Six members of the Travelbound team made their way to Belgium to learn more about what the area of Ypres can offer school groups as they discover more about life on the battlefields. Here, Flick recounts the trip and the lessons learned from the sacrifices of World War One.
Life in the trenches can be difficult to comprehend. Days on end not knowing when you’ll be ‘going over the top’, questioning when your last breath will be, wondering what your last thought would be, and dealing with extreme conditions of poor sanitation and torrential weather. How is it possible to really garner this perspective from a single video or textbook?
Where there is an opportunity to further learning and understanding, the experience should be maximised by making the most of structures, memorials and archived documents.
The Discovery Tour
Working in conjunction with the Ypres Tourist Board and ‘Discovery Tour’ run by the Menin Gate accommodations, the team set off on a freezing Friday morning to learn more about the exciting projects for the end of the World War One commemorations.
We stayed at the Poppies Hotel, just a short walk from the town square in Ypres. After dropping our bags off, we headed to the In Flanders Fields Museum. A permanent exhibit traces the invasion of Belgium with educational programmes to delve deeper into the war past. One of the best parts of the museum is the ability to look up family members at the end of your visit on the ‘Names List’.
Flick’s top tip
Encourage your students to ask family members for any information they may have on relatives involved in World War One prior to your visit the In Flanders Fields Museum.
Remembering each day
Following our In Flanders Fields Museum visit, we enjoyed a lovely reception in the Cloth Hall and learnt more about some of the new projects, including a new exhibition opening in the Cloth Hall in June 2017. This has some very moving photography from the War.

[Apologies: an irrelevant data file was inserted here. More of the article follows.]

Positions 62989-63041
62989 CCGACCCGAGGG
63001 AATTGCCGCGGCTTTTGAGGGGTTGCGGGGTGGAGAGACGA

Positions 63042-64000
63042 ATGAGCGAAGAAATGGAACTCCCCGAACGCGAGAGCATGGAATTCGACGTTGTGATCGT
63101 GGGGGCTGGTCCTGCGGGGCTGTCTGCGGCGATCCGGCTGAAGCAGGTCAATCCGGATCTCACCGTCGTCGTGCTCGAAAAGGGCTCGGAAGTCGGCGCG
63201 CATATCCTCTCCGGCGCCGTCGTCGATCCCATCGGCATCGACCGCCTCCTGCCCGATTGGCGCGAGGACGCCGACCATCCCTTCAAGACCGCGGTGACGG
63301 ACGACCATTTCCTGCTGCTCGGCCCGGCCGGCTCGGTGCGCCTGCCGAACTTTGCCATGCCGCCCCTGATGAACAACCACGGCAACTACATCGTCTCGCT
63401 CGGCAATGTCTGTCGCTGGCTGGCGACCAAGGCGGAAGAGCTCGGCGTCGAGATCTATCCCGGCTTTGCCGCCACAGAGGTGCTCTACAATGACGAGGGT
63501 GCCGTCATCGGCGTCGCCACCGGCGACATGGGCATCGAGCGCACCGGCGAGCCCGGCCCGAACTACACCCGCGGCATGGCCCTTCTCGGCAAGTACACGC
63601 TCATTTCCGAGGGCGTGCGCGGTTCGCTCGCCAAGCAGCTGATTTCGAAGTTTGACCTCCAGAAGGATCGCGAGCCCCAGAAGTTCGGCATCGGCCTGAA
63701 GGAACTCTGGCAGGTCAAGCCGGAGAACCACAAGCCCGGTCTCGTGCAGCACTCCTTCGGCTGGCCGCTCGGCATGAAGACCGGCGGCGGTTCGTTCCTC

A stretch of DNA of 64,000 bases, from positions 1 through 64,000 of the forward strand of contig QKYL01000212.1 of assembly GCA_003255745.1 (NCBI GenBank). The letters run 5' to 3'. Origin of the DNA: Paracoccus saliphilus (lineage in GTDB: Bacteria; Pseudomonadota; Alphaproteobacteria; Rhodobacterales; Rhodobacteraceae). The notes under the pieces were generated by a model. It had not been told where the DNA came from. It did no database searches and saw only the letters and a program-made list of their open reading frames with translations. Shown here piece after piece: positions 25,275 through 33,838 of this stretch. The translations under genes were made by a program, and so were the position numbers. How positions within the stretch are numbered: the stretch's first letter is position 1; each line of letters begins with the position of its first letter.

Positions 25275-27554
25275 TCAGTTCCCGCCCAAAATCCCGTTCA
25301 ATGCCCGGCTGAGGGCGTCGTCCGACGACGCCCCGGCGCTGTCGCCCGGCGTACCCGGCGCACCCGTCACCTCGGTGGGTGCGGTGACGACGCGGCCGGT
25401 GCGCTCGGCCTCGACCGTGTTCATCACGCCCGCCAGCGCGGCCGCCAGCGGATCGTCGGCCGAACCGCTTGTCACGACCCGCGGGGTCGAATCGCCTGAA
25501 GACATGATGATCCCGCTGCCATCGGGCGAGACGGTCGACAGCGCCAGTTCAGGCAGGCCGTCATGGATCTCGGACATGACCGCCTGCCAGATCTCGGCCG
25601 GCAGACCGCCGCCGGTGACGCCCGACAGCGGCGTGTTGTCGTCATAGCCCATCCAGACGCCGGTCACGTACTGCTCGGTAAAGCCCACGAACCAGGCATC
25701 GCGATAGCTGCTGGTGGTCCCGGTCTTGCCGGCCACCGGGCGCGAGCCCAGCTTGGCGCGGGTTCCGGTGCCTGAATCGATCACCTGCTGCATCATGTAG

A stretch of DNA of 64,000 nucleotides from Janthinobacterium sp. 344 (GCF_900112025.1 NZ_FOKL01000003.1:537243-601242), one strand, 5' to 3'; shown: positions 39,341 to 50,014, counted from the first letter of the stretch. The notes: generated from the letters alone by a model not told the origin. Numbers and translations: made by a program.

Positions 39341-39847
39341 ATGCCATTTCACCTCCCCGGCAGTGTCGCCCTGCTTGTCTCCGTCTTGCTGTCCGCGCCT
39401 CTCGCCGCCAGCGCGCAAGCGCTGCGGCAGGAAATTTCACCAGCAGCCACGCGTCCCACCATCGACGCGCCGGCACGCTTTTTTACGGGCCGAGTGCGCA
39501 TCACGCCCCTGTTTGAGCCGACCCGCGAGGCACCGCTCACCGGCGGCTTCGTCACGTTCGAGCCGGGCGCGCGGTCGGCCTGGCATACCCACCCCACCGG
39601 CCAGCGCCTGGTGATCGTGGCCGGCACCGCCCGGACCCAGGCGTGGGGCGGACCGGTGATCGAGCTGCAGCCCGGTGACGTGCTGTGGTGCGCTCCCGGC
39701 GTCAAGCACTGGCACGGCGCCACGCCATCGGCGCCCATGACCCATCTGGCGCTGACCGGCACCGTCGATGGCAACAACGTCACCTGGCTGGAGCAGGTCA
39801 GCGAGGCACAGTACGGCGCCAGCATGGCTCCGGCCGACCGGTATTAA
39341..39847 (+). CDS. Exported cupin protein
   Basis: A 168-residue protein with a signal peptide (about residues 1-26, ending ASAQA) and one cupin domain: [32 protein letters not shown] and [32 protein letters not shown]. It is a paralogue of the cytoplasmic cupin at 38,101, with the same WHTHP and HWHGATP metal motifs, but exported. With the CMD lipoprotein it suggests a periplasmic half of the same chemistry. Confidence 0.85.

At Lijssenthoek Military Cemetery, we discovered the story of how it was prepared as a hospital site and was the biggest evacuation hospital in the Ypres Salient. The final stop for the day saw us arrive at Menin Gate for the Last Post Ceremony, which happens every day at 8pm as a tribute to the lives lost. The most poignant part for me appeared in the shape of the endless names inscribed inside the tunnel. I have seen the ceremony several times now and each time I see it with a fresh pair of eyes. The impact never fades, “we will remember them”.
After a good night’s sleep, we were up and raring to go with a choice of tours, including Ypres Salient South/North; Ypres Salient East and the Battle of Passchendaele; and finally The Battle of Messines. I chose to head off with some colleagues to learn more about the Battle of Passchendaele.
Expanding the experience for visitors
We passed Hellfire Corner, which was known as ‘the most dangerous corner on earth’ during the War. School groups will see the Memorial Museum of Passchendaele 1917 is split into five parts; complete with a dugout and trench experience. The Remembrance Hall has a temporary exhibit that details the physical and mental plight of the soldiers. I loved the interactivity and chronological sequence of the exhibitions which made it very easy to follow and find my way around. The grounds surrounding the building make a great spot to stop for lunch too.